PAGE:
Early D&D’s tournaments may be a different style of play than DW was intended for, but it’s not impossible to emulate. I see DW moves as defining the important aspects of the genre and play style and then moving the fiction forward from those keystone experiences. With custom moves, you can change the tone and style of a game from DW-standard to one more suited to the old tournament-style games. In this case, high stakes with lots of narrative consequences (such as a missing limb, or new challenges for the other parties). Making this work with your group requires some up-front communication about how it’s different than stock DW, but that’s just good DMing.

    I haven’t’ read the module yet, but I expect that the DMs will have a list of moves that can be triggered by the party they run. When the conditions are met by their party, that DM simply announces it to the room and the other DMs will know what to  implement it in their game. Think of each party as a front and as they achieve certain goals, the danger for everyone else intensifies. Shouting it out to the room is a fun, interactive way of inciting everyone to get a move on because they are being outpaced.

  4. I’m really disappointed in the one true wayism in this community. Playing the game differently than you (being a general “you”) do at home doesn’t mean it’s wrong. It’s not “wrong,” it’s different. And that’s great.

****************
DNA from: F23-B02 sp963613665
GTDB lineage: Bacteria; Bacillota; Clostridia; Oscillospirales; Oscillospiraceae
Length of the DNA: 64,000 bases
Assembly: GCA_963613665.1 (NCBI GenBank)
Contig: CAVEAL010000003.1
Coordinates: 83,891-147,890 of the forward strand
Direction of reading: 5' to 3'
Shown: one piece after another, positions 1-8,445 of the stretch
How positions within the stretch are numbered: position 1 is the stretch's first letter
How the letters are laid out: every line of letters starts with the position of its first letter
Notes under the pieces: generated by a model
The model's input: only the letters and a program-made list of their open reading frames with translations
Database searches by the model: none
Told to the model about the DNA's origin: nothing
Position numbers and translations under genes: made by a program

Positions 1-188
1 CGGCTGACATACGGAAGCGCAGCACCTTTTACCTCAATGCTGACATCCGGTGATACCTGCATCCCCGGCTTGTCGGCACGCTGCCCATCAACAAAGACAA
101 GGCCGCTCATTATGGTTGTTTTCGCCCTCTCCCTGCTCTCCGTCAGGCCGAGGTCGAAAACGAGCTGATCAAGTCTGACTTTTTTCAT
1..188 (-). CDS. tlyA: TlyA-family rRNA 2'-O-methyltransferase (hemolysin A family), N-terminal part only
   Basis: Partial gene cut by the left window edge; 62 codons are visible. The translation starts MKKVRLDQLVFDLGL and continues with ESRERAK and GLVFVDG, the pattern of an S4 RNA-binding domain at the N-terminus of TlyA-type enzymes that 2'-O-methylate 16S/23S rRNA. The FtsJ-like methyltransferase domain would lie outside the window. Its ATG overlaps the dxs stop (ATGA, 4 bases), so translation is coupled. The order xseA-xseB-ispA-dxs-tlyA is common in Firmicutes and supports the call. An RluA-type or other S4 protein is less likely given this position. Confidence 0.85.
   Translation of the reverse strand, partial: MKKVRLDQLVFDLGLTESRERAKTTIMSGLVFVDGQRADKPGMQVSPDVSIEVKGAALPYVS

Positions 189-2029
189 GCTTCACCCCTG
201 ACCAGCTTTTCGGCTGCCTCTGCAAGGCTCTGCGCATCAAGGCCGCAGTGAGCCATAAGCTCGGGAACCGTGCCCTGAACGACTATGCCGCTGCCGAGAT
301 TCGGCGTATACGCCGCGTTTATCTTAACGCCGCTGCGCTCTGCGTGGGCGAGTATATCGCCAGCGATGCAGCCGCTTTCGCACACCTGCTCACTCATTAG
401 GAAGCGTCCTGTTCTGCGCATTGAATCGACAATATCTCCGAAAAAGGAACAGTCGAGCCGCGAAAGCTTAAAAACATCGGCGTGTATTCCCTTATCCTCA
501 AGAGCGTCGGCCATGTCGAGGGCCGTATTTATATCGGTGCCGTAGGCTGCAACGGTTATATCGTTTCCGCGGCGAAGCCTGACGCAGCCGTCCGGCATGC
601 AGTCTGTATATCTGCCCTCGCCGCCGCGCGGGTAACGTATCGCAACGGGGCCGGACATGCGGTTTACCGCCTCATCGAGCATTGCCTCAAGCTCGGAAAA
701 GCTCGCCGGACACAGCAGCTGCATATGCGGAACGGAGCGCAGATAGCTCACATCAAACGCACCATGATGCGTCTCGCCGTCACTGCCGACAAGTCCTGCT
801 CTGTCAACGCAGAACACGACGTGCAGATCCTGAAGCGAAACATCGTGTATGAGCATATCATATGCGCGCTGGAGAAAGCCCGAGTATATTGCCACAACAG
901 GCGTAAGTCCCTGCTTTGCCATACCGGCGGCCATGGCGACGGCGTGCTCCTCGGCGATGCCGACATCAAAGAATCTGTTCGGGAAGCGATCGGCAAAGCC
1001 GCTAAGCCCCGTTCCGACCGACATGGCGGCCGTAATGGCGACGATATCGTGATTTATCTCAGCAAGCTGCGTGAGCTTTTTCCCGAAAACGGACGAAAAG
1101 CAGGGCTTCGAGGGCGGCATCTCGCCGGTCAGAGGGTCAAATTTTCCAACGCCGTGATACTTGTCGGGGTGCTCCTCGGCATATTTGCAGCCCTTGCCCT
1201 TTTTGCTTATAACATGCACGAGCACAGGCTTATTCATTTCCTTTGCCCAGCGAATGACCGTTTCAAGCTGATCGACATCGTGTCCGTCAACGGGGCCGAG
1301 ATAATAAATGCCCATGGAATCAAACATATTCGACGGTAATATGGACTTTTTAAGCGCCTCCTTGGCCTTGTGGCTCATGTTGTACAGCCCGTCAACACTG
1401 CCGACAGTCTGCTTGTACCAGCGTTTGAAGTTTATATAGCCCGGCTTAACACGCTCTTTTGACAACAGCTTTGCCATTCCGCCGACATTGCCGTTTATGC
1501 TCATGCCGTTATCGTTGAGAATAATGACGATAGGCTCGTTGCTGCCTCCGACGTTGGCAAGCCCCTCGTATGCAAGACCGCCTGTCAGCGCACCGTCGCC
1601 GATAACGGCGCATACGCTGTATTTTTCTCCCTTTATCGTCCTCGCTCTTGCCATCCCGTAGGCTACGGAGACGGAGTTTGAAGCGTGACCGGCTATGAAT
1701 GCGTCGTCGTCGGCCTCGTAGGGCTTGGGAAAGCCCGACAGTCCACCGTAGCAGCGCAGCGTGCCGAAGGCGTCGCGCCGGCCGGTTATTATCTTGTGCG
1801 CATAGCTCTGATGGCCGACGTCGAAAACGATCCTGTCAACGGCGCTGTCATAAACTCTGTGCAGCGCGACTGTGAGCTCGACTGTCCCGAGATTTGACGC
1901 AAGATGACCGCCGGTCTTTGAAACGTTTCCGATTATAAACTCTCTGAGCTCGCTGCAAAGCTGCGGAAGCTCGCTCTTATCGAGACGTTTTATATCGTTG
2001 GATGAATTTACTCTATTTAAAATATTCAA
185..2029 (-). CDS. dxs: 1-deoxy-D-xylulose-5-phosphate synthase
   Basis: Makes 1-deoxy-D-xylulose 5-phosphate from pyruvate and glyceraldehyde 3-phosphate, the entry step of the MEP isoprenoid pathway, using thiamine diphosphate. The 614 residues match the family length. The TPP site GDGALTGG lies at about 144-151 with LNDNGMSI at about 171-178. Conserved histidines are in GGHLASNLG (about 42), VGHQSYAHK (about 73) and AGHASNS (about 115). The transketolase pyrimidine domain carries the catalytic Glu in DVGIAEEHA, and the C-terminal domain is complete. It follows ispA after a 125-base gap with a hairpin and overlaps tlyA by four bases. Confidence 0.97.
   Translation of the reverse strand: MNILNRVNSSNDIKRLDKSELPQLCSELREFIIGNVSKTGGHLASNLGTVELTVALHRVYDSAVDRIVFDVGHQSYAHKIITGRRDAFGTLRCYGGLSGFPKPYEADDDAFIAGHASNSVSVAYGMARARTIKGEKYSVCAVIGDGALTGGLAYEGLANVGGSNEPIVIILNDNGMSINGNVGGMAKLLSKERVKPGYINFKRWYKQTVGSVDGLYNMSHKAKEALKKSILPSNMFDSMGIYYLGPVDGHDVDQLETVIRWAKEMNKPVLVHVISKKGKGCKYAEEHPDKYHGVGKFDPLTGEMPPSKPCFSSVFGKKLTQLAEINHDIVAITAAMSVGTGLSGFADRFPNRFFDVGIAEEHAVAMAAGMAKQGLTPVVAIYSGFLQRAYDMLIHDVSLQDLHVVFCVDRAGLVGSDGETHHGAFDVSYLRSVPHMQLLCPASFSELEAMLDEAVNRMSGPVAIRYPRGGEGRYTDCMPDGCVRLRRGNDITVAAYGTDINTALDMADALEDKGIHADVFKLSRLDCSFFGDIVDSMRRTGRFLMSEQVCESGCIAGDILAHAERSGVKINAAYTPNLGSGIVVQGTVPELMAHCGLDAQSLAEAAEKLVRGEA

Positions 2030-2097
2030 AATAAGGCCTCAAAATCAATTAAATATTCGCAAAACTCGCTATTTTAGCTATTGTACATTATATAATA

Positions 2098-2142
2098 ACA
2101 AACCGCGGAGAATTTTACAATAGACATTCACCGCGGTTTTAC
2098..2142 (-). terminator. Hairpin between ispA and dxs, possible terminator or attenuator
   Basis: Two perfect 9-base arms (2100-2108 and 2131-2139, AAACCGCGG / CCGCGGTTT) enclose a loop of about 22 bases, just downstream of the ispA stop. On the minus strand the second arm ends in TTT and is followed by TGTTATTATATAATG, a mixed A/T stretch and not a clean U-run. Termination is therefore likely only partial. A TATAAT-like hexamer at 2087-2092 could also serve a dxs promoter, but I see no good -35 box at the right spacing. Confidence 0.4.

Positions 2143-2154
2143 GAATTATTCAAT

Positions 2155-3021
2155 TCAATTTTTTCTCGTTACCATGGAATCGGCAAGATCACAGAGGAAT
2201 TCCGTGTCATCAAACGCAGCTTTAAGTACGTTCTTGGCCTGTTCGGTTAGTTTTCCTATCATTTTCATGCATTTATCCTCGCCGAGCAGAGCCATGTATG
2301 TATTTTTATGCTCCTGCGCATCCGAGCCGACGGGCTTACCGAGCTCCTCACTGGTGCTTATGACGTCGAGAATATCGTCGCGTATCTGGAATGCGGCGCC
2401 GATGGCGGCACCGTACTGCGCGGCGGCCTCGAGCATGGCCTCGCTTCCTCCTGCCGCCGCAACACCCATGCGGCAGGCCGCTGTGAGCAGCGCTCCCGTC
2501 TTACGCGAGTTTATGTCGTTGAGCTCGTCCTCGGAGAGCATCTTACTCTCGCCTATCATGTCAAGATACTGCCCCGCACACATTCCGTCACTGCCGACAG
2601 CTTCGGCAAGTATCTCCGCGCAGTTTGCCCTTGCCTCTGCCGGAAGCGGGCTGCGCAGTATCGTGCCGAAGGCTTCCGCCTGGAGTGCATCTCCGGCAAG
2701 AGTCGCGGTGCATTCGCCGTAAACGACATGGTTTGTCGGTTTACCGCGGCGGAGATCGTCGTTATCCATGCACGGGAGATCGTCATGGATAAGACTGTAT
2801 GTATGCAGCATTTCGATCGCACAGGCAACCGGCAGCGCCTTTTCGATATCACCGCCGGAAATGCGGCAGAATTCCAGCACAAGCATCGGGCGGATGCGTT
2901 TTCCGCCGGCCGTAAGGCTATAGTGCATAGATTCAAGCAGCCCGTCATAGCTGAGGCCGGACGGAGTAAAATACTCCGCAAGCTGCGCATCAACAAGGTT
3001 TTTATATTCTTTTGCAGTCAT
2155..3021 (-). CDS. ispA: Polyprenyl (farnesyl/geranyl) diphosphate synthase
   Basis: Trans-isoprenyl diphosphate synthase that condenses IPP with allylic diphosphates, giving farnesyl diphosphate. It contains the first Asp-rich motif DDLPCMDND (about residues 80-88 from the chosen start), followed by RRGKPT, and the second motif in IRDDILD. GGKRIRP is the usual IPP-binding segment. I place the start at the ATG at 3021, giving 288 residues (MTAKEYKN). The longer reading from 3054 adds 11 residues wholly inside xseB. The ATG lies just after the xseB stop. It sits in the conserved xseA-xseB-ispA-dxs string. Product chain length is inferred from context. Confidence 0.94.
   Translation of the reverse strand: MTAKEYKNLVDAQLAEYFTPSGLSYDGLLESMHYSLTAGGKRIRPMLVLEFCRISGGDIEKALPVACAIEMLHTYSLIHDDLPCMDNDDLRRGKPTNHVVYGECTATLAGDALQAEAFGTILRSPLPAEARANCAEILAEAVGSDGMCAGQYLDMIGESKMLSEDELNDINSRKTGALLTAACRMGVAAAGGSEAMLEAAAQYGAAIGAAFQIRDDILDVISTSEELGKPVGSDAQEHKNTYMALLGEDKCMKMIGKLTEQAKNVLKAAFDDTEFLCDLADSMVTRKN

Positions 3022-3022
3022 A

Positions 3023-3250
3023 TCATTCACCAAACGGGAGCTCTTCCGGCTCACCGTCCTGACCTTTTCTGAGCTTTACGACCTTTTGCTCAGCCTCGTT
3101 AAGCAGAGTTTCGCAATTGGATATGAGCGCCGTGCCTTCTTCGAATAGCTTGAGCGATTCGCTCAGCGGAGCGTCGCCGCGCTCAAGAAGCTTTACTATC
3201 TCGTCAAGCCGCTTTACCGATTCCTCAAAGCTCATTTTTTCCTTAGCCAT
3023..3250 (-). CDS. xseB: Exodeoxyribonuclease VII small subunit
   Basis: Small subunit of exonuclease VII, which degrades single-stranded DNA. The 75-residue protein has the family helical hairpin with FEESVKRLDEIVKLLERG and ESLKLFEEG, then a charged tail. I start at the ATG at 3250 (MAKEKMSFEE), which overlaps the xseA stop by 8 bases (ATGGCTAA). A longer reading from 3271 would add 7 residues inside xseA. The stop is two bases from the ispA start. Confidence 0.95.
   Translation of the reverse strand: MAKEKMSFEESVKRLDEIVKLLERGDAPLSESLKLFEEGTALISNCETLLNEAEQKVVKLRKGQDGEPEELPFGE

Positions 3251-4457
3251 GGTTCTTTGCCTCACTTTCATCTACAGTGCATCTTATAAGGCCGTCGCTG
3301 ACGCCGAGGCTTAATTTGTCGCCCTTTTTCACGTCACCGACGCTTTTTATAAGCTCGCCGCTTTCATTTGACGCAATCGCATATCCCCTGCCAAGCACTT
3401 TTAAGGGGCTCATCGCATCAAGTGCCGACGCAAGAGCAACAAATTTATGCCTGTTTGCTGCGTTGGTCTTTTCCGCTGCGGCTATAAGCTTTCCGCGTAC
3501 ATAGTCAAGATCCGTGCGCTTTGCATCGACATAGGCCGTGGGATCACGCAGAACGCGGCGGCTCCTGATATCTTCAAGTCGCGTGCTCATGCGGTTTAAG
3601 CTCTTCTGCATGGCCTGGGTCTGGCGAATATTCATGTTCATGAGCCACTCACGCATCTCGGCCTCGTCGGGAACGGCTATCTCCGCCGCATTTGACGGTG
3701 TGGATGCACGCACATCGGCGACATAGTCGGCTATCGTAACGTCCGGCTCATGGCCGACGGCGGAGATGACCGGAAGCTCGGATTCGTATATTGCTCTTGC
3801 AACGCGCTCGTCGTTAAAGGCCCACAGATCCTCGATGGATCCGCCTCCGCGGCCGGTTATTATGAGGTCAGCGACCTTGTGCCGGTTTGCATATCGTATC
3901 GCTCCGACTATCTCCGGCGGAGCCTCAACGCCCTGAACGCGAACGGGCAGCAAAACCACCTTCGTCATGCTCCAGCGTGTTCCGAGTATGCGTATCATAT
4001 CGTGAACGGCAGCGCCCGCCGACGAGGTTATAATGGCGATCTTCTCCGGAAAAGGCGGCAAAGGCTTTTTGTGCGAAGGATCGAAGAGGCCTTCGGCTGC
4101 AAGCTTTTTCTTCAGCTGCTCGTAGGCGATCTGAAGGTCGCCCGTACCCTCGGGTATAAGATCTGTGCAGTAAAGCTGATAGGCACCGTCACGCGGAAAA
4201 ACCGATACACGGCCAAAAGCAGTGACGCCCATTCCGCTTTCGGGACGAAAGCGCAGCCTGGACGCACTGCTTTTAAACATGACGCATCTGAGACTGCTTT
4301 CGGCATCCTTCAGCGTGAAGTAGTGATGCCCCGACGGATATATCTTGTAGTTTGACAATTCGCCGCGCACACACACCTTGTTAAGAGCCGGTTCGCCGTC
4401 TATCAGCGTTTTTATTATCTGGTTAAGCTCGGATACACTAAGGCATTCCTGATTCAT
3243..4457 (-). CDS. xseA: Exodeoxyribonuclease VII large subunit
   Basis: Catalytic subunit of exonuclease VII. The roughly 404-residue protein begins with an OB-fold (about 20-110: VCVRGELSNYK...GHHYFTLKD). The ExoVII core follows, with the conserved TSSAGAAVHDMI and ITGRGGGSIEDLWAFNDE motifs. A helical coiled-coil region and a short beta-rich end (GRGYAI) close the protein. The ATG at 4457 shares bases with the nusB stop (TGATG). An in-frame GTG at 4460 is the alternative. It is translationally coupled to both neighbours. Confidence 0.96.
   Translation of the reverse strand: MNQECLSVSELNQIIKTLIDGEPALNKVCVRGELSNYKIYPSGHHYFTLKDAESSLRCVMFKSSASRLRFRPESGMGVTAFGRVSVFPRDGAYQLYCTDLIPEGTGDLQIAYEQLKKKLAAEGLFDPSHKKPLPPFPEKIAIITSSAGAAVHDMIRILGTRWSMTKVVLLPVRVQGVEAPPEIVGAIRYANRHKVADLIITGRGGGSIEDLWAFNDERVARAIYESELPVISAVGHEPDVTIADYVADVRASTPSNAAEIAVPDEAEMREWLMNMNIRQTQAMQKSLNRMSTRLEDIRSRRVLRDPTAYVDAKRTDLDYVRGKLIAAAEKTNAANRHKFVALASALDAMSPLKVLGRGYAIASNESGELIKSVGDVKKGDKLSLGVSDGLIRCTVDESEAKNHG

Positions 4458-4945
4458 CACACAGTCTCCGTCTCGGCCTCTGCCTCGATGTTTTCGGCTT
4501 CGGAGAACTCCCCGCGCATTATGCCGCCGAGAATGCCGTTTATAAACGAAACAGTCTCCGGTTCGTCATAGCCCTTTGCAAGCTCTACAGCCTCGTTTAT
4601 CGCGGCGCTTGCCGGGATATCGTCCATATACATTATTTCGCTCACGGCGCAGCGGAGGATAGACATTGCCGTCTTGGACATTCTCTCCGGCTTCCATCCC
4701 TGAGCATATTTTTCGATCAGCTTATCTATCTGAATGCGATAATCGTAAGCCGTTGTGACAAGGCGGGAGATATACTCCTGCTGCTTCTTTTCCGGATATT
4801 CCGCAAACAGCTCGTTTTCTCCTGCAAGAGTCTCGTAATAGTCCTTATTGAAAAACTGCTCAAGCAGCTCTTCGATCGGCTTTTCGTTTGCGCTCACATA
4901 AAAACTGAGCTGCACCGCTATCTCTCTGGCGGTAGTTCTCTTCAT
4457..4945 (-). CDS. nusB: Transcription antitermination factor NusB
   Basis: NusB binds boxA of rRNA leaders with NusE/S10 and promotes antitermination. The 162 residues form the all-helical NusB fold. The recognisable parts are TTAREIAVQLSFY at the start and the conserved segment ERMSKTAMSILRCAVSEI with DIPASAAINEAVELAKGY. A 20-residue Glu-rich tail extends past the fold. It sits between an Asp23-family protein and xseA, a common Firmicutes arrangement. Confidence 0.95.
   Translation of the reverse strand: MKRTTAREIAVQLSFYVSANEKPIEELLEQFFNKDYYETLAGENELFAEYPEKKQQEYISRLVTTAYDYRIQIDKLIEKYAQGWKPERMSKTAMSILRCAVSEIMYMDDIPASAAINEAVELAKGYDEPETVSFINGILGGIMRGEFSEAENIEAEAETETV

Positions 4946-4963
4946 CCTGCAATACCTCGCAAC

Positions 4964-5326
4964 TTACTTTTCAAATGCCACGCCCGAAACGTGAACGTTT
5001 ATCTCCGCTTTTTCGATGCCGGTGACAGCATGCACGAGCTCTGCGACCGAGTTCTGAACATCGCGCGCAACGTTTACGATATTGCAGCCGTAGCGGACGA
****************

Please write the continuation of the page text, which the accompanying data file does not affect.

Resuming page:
I personally played this module for DW back at GenCon in 2014 and it was one of the best games I’ve ever played. It’s as simple as that. It’s a great twist on both Dungeon World and the classic death trap dungeon. While the game I participated in didn’t have the head to head mode, I’ve spoken with people who play tested that and they had nothing but great things to say about it.

    Instead of judging something before reading or even trying it out, leave your preconceived notions at the door and embrace something new.

    Y’all are better than this.

  5. I playtested this one, and I have to say that there’s no reason why it can’t be run head-to-head at one or multiple tables. I had two teams of about 4 players each and even with the player knowledge leaks inherent from only one GM (head-to-head mode is supposed to be seperate GMs at seperate tables) it was great. If you think you can’t run DW this way, you’re building walls that aren’t there.